As an industrial designer, AD's website philosophy leads me to believe that their products may suffer the same poor design.


Quote:
Originally posted by JojoD818
Hi guys!

Have used the OPAx227 (OPA2227-dual, OPA4227-quad) for signal conditioning with great success.

What do you mean signal conditioning? What kind of conditioning? Audio signals?

:)ensen.
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Old 23rd August 2003, 05:15 AM   #26
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Default Signal Conditioning

Hi purplepeople,

When I said signal conditioning, I meant mic preamps, signal buffers, tone controls, equalization, filters, etc.

Cheers,
JojoD
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Old 23rd August 2003, 02:24 PM   #27
kyrgeo is offline kyrgeo  Greece
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Thumbs up check these out

Some interesting chips spec-wise:

opa655 vfb, fet input, look at open loop gain vs frequency
ad9631 vfb, quad core input stage, look at open loop gain vs frequency

ad8021 vfb, drive external buffer by comp pin, bypassing internal output stage
ad8008 and ths3001 favourite cfb opamps

Especially the first two are very interesting. With only 60db open loop gain (it _is_ low for opamps) flat up to 100kHz, and _really_ low distortion, they seem to be very linear, even before feedback is applied. Most other chips I know of rely on >90db of feedback to bring distortion down at low frequencies.
Another thing that makes them stand out is the high quiescent current 15-20mA, wich is a big plus in my opinion.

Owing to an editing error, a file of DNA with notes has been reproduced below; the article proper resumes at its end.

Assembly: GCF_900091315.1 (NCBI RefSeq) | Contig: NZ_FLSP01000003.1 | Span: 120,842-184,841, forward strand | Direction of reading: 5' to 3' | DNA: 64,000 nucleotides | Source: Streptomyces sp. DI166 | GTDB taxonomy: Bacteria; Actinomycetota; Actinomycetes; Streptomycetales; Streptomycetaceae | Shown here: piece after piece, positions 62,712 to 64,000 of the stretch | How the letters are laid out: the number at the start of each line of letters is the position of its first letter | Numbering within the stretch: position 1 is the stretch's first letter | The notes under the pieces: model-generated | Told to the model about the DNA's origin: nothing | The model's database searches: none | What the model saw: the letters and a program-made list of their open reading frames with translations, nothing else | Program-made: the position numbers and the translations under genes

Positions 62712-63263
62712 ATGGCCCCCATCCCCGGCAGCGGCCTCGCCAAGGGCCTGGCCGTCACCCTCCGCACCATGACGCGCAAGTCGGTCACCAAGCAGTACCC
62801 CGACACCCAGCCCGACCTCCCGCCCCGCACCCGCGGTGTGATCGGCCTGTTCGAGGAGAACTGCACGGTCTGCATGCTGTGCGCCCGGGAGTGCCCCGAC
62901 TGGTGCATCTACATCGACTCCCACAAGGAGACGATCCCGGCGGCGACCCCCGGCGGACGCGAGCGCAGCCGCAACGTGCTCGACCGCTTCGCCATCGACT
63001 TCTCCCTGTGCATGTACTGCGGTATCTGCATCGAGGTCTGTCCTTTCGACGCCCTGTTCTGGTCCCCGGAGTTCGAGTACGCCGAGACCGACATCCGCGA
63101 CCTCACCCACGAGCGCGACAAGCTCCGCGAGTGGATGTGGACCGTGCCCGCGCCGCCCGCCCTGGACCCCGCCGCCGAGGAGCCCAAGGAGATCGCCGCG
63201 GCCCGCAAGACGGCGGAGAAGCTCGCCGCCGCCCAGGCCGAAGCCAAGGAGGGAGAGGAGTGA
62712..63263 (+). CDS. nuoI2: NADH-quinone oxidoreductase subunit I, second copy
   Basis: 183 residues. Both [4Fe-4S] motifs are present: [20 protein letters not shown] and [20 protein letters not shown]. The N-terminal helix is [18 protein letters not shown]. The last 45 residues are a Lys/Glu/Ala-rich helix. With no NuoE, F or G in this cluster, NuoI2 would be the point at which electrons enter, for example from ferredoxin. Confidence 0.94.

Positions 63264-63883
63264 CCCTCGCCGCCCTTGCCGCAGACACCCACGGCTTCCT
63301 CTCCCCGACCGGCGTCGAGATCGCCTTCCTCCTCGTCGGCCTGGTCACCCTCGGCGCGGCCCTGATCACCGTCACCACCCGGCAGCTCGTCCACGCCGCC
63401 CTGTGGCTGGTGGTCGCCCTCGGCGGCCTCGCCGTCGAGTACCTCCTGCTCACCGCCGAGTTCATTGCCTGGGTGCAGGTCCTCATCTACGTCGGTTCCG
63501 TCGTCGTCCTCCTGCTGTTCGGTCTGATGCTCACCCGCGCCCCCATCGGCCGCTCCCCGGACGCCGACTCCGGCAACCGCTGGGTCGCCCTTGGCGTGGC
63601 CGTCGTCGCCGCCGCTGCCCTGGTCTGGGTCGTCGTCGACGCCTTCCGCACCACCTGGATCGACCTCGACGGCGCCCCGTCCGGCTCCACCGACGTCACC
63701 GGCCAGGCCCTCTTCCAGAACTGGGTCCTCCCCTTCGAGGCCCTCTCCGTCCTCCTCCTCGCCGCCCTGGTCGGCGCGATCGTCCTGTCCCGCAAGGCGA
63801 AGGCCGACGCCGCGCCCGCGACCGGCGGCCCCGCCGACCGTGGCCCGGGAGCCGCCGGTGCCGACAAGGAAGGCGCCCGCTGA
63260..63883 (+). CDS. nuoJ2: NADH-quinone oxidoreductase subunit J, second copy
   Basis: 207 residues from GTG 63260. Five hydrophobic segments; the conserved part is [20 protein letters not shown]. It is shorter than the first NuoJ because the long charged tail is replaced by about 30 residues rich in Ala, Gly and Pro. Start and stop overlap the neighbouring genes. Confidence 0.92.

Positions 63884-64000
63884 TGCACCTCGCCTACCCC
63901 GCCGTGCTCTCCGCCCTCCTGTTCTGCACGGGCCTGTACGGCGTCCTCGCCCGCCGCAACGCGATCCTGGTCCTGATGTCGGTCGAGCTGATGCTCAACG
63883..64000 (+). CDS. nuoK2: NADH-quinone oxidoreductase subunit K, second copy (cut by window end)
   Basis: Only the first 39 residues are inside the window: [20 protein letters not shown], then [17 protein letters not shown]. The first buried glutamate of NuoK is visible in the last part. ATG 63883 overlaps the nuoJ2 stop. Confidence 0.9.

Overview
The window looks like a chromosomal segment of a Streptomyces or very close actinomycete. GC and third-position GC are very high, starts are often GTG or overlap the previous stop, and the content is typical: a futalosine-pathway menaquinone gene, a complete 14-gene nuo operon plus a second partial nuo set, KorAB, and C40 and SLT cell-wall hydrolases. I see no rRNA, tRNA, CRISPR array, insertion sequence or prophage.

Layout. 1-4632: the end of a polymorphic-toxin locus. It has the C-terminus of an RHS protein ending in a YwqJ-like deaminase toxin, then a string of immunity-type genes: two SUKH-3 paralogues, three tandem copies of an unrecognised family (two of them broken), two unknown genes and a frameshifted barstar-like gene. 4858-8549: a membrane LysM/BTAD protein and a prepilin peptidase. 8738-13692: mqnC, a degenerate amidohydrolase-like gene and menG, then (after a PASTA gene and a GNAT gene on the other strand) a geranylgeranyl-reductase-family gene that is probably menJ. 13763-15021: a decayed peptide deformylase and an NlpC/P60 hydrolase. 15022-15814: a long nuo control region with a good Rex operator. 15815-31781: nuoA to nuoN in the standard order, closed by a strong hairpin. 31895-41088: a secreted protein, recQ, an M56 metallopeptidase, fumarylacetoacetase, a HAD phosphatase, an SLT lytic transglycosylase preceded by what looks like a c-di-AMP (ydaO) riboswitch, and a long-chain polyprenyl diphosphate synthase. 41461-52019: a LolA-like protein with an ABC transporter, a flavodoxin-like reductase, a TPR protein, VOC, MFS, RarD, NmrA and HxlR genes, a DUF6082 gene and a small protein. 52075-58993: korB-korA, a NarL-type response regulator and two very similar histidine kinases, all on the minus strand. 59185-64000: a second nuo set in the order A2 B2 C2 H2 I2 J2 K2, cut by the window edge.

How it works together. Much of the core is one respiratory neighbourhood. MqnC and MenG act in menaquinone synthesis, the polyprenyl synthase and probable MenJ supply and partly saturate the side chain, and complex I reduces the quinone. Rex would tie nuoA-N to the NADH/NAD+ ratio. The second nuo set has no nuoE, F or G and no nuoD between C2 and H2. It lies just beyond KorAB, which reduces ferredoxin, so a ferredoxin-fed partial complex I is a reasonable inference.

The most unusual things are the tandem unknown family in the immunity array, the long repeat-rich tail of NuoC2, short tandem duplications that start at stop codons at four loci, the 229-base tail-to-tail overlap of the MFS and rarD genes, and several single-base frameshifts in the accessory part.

warning: very high speed parts

Note that I have not tested them yet. They are difficult to find around here.
Has anybody used them? Any comments?
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Old 24th August 2003, 07:20 PM   #28
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I've only started looking at the data sheets and I think the pattern I'm seeing is that the audio opamps perform very well at f<200kHz while the high bw opamps only start to work well f >= MHz and are quite bad performers f<.5MHz.

It's also interesting to note that the performance drops off dramatically for audio opamps f>200kHz

It could be that regardless of the general specs, the opamps recommended for audio will sound better than the others.

:)ensen.
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Old 24th August 2003, 08:40 PM   #29
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Default Re: check these out

[QUOTE]Originally posted by kyrgeo
[B]Some interesting chips spec-wise:

opa655 vfb, fet input, look at open loop gain vs frequency
ad9631 vfb, quad core input stage, look at open loop gain vs frequency

------------------------------------------------------
Trouble is: they atre only good for +-5V operation; no good as replacements. Naturally current is higher.
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Old 25th August 2003, 06:07 AM   #30
cdl is offline cdl  Denmark
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Hello everyone,

I replaced OP37 with OPA627 this weekend [see schematic in one of my previous posts], and the difference is striking. OP37 wasn't bad, but after the opamp replacement, sound is much more natural and also seems more detailed.

Vocals sound much better, the S-sounds are more controlled.

But I will continue trying out at least AD825 and AD8610. Will keep posting.

What is interesting for me is definately the sound (musicality) and not measured performance - for me, parameters like slew rate, frequency response etc. may be hints as to how a component may perform - not the holy grail.

When considering components with >MHz performance, it might be relevant to keep in mind that (at least playing CD) everything above 20kHz is filtered away anyhow, and what signal might remain in the MHz region is going to be ugly digital noise that noone wants anyway!

/cdl